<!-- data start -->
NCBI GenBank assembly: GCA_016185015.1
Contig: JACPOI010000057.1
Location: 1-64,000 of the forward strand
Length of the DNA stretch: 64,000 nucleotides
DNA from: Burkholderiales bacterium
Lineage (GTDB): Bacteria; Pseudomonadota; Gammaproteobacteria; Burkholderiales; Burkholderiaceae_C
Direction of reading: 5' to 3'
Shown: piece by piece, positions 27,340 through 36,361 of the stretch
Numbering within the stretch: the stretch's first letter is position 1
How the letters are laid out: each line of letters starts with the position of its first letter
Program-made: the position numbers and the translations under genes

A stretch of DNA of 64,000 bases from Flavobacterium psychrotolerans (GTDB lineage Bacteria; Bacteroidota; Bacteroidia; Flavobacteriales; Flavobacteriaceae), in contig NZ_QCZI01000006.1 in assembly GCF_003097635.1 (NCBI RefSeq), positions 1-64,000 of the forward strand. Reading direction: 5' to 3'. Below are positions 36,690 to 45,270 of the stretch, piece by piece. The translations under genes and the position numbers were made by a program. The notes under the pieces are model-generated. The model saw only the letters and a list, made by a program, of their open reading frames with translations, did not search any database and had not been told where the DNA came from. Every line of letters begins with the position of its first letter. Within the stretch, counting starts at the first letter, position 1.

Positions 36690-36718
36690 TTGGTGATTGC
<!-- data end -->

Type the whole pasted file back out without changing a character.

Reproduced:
NCBI GenBank assembly: GCA_016185015.1
Contig: JACPOI010000057.1
Location: 1-64,000 of the forward strand
Length of the DNA stretch: 64,000 nucleotides
DNA from: Burkholderiales bacterium
Lineage (GTDB): Bacteria; Pseudomonadota; Gammaproteobacteria; Burkholderiales; Burkholderiaceae_C
Direction of reading: 5' to 3'
Shown: piece by piece, positions 27,340 through 36,361 of the stretch
Numbering within the stretch: the stretch's first letter is position 1
How the letters are laid out: each line of letters starts with the position of its first letter
Program-made: the position numbers and the translations under genes

A stretch of DNA of 64,000 bases from Flavobacterium psychrotolerans (GTDB lineage Bacteria; Bacteroidota; Bacteroidia; Flavobacteriales; Flavobacteriaceae), in contig NZ_QCZI01000006.1 in assembly GCF_003097635.1 (NCBI RefSeq), positions 1-64,000 of the forward strand. Reading direction: 5' to 3'. Below are positions 36,690 to 45,270 of the stretch, piece by piece. The translations under genes and the position numbers were made by a program. The notes under the pieces are model-generated. The model saw only the letters and a list, made by a program, of their open reading frames with translations, did not search any database and had not been told where the DNA came from. Every line of letters begins with the position of its first letter. Within the stretch, counting starts at the first letter, position 1.

Positions 36690-36718
36690 TTGGTGATTGC